Wednesday, March 10, 2010

Kitchen Therapy

I've been making a lot of som tum (green papaya salad) recently. Actual green papayas -- not unripe regular papayas, but a distinct and separate papaya species that remains green even when ripe -- are hard to come by, and I generally only find them at H-Mart or other large Asian grocers. They tend to be big, so when I do get my hands on a green papaya it's som tum time for quite some time around here. (You can find the recipe along with one for paht thai here).

The thing about green papaya is that its flesh is really tough, and the recipe I use calls for tenderizing it via extended pounding in a mortar and pestle. Lacking a large enough mortar, I just pound the hell out of it in a giant Pyrex bowl using the pusher cylinder from my Cuisinart as pestle. It's quite the workout, really -- the whole recipe, which requires thorough pounding to mix in the seasonings as well as bruise the raw green beans, takes about 6-8 continuous minutes of rapid upper body exertion. It's a great way to work out any frustrations or tensions you may have carried through the day: it's not just dinner, it's an existential palliative!

Sometimes, however, even a thorough papaya pounding isn't enough to cure what ails and this morning I felt the deep need for Rice Krispie treats. I've been slogging through a rough couple of weeks, life-wise, and I've been craving them for quite a few days now. I believe in listening to the body and feeding what it asks for -- I mean, usually my body is asking for greens. (Seriously: my most common food cravings are kale, spinach and eggs. Go figure). But what about when your body says, hey, how 'bout some doughnuts?

So to both soothe my angst and stick to my dietary convictions, I've been trying to come up with a less evil version of RKTs -- using puffed brown rice, local raw butter and making my own marshmallows (more about that in a future post -- I have yet to conquer the homemade marshmallow learning curve). My first efforts were, in a word, inedible. The homemade marshmallow was definitely the problem -- once set, it refused to soften again to combine properly with the cereal. Instead of Rice Krispie Treats I had tooth-shattering brown nuggets that nobody wanted to eat, not even the squirrels after I chucked them out in the yard. And our aggressive mutant squirrels will eat anything left outside -- including pumpkin pie, bottled mustard and, once, the better part of a Coleman cooler lid.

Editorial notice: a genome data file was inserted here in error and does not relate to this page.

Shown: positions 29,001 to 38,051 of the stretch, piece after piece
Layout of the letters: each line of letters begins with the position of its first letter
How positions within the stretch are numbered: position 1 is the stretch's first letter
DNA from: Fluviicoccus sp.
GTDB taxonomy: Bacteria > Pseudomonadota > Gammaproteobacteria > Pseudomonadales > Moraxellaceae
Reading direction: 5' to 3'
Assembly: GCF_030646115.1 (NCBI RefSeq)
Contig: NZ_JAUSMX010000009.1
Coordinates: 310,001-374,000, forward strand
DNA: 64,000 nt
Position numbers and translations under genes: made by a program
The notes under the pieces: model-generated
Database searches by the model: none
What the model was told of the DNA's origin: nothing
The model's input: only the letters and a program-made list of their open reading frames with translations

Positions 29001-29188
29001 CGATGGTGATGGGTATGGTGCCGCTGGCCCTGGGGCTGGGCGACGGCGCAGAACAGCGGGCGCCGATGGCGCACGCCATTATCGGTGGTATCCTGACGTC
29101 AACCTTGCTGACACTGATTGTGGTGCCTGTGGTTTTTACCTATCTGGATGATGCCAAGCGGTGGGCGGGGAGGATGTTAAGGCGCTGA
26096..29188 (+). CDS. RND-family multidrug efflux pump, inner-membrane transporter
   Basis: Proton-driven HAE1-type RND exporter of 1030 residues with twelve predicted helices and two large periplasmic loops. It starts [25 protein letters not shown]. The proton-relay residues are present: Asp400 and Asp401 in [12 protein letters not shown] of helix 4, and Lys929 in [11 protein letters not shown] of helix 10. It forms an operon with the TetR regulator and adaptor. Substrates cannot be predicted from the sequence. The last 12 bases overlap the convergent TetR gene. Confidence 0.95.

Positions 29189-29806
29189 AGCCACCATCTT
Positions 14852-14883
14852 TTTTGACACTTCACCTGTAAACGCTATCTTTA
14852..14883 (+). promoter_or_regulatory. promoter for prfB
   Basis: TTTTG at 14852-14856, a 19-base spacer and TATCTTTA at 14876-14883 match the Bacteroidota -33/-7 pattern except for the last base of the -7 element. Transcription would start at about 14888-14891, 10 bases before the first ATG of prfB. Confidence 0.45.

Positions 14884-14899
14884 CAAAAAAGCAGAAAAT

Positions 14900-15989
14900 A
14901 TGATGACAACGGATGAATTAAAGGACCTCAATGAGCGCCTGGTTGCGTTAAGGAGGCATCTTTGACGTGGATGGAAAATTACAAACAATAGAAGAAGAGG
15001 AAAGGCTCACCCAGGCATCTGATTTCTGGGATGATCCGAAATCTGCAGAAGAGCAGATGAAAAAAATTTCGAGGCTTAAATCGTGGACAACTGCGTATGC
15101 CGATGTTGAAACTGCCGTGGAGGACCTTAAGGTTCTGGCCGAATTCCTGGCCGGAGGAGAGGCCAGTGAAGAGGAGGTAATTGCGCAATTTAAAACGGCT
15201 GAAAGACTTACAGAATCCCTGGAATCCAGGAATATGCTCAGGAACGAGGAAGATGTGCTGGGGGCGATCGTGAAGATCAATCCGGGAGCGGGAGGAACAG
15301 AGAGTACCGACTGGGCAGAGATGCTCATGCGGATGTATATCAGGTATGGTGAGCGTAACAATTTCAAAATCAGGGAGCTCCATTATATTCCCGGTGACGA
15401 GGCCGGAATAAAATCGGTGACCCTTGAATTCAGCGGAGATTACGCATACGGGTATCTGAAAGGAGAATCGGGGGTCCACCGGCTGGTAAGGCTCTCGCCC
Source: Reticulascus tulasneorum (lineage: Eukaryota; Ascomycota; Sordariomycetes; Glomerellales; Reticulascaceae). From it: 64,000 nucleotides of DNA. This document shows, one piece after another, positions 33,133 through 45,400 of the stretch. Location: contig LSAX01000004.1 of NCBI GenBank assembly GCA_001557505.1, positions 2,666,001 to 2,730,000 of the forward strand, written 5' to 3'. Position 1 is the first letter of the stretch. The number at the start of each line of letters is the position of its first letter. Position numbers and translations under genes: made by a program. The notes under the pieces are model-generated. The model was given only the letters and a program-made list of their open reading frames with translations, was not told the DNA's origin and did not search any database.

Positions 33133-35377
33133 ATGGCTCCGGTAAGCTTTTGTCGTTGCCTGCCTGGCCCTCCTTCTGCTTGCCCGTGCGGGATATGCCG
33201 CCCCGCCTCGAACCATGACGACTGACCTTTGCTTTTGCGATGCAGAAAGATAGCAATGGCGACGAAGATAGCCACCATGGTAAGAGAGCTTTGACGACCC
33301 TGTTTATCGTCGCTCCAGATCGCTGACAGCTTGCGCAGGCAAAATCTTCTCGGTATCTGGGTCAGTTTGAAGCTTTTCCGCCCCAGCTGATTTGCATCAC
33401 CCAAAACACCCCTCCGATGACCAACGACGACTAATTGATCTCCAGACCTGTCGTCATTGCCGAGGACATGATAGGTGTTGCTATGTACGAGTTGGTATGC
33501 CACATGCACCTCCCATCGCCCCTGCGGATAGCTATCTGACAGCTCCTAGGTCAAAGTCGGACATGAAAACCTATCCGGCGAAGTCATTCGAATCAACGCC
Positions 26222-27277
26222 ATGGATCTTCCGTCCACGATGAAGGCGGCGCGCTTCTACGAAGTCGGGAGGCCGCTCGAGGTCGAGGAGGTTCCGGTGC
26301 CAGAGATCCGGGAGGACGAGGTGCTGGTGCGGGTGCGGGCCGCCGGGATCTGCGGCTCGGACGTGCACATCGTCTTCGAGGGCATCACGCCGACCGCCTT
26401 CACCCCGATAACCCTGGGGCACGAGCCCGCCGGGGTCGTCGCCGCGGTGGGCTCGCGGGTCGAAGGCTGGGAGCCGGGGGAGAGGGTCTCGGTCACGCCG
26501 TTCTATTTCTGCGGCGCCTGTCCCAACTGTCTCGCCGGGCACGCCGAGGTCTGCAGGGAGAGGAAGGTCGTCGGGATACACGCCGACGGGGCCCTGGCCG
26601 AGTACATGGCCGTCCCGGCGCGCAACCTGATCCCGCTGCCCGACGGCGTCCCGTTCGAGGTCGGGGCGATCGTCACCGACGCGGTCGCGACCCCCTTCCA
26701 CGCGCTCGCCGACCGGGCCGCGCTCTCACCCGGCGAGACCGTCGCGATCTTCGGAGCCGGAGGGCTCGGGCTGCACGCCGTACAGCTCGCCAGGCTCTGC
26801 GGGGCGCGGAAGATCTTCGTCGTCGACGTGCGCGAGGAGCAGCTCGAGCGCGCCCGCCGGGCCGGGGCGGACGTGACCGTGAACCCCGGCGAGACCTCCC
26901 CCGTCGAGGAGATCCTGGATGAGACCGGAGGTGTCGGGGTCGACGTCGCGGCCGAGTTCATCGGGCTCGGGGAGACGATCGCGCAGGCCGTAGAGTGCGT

This morning I just gave up the struggle and made some damned straight-up RKTs. I didn't do this on purpose but I did end up using just about the most vile ingredients possible -- WalMart brand crisp rice cereal that my mom brought over, plus supermarket marshmallows and some regular butter that's been sitting in the freezer. So this is truly a junk-fest of odd additives -- who knew there was blue food coloring in marshmallows? They're white, fer cryin' out loud -- and funky chemicals: bring on the tetrasodium pyrophosphate!

Making RKTs could not be easier: put 40 large marshmallows (or 4 cups mini mallows) and 3 tablespoons butter in a big bowl. Microwave for 2 minutes, stir, and microwave another 1-2 minutes untill completely melted. Stir again, then stir in 6 cups crisp rice cereal. Press into buttered 9x13 pan. Begin eating immediately.

I started the recipe at 8:50 and by 9 am I was chowing on my very own personal pan of industrial deliciousness. I guarantee they'll be gone by the end of the day, and yes I'll probably be feeling pretty gross, physically. But one-third of the way through the pan I already feel a little less bleak of spirit, a little more optimistic and energized (though that's likely due to the four different kinds of sweetener -- count 'em: corn syrup, high fructose corn syrup, dextrose, and sugar -- found in the ingredients).

Eating sustainably is crucial, but sometimes sustenance wears a weirdly different form. I almost never eat this way, but today I'm feeding not my body but my soul. And my soul apparently is solidly white-trash.

FOOTNOTE: I only got to eat the portion of the RKTs you see already missing in the photo. Shortly after posting this blog entry I spotted our babysitter's adolescent Weimeranar dashing out the front door of my house carrying an entire giant rice krispy treat in his joyful jaws. Dammit.


Heather said...

Something I learned from this blog, which I am embarrassed to admit I did not know: that marshmallow is something that people *make*, not something that *grows in the wild*.

I always thought marshmallows were a plant, growing perhaps in the same climate as pineapples, coconuts, and bananas. Seriously. I had visions of marshmallow trees, possibly in the Polynesian islands.

Murph said...

I think the color coordination between cereal box, marshmallow bag and pyrex pan brings a lot to this dish.

and from on, I might make my word of the day whatever i have to type in for "word verification" below to leave a comment. And thus, today's word of the day: phombaca!

Michelle Gienow said...

If it makes you feel any better, hon, marshmallows were originally made by boiling the root of an actual plant -- the herbacious perennial marsh mallow (Althaea officinalis), hence the name marshmallows.

I too once had lovely visions of marshmallow trees in the Polynesian islands, but then the hallucinogenic mushrooms wore off...

Michelle Gienow said...

Also: Murph: it's all about presentation.